Another problem for audiophiles is the design of filters. Filters are crucial to every aspect of audio reproduction. They are used in power supplies to help turn AC power into DC rail voltages. They are used to restrict gain stages to frequencies at which they don’t oscillate. They are used to prevent DC leakage from one circuit to another. They are used in loudspeaker crossovers to ensure drive units are asked to play only those frequencies for which they were designed. They are used on LP cutting lathes to suppress bass frequencies and enhance treble frequencies – and in phono preamplifiers to correct for it. And they are widely used in digital audio for a number of different purposes.

Filter design and analysis is surprisingly tricky, and this is where this post starts to get hairy. Modern filter theory makes use of a transformation called the z-Transform. This is closely related to the Fourier Transform (the Fourier transform is in fact a subset of the z-Transform). The z-Transform takes an audio signal and transforms it into a new representation on a two-dimensional surface called z-space. This 2-dimensionality arises because z is a complex number, and complex numbers have two components – a ‘real’ part and an ‘imaginary’ part. If you represent the ‘real’ part on an x-axis and the ‘imaginary’ part on a y-axis, then all values of z can be represented as points on the 2-dimensional x-y surface.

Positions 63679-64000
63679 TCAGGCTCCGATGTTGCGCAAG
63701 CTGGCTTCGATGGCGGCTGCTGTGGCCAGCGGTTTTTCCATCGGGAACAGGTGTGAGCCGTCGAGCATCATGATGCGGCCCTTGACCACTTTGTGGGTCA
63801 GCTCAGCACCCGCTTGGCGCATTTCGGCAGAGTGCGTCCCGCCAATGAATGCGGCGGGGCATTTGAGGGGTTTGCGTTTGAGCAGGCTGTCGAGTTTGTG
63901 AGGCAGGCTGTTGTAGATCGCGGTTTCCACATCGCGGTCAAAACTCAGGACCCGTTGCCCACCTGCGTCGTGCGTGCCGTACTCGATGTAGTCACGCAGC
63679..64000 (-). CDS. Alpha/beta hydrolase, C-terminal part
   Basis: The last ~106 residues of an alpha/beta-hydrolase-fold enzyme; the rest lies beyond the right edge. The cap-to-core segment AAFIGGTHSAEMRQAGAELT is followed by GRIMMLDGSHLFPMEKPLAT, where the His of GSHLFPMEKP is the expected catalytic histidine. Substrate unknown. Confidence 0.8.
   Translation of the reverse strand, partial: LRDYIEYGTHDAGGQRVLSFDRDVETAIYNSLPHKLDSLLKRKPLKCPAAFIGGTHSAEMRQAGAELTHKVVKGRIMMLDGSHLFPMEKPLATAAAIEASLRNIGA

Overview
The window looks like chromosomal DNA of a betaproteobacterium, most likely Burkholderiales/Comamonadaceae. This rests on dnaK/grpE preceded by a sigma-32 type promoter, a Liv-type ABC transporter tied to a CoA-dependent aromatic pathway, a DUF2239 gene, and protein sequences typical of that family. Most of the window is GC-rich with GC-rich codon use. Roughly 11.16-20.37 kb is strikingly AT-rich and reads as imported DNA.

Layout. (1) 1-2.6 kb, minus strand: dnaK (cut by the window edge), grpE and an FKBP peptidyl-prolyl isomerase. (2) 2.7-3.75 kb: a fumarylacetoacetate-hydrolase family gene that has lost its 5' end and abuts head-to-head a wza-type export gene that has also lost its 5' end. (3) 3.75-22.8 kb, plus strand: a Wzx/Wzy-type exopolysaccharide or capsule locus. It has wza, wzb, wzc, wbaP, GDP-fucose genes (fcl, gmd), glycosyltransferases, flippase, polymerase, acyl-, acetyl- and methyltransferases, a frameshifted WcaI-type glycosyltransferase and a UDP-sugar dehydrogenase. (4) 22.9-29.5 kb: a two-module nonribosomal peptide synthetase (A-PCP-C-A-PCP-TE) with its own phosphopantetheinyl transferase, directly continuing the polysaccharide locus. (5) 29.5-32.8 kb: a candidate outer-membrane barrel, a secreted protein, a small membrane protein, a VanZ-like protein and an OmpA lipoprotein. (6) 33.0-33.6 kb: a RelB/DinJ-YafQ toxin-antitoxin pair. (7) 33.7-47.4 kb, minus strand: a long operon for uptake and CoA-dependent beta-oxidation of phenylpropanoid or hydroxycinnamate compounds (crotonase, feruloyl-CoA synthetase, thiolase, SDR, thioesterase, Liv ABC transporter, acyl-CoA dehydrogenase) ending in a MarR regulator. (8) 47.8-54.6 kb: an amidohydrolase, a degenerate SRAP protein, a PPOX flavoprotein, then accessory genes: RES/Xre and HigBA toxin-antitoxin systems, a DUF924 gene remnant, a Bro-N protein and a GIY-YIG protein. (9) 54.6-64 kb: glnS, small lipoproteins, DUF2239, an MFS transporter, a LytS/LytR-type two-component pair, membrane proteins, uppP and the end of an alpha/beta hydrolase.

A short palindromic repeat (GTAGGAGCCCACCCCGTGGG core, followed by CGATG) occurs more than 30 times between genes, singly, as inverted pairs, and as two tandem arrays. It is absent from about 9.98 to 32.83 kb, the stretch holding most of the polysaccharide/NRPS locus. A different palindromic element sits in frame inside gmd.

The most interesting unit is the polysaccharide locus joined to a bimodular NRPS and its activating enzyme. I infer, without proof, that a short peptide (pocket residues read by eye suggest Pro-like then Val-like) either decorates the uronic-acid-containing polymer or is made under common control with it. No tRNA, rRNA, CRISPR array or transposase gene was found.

It can be quite difficult to get your head around the concept of z-space, but think of it as a representation of frequency plus some additional attributes. Having transformed your music into z-space with the z-Transform, the behaviour of any filter can then be conveniently described by a function, usually written as H(z) and referred to as the transfer function. If we multiply the value of the z-Transform at every point in z-space by the value of H(z) at that point in z-space, we get a modified z-Transform. If we were to apply the reverse (or inverse) z-Transform to this modified data we would end up with a modified audio signal – what we get is the result of passing the original signal through the filter. It may sound complicated, but it is a lot simpler (and more accurate) than any other general treatment. The bottom line is that the function H(z) is a complete description of the filter and can be used on its own to extract any information we want regarding the performance of the filter. The behaviour of H(z) has some unexpected benefits. If H(z) = 1/z then the result of that filter is simply to delay the audio signal by one sample. This has interesting implications for digital filter design.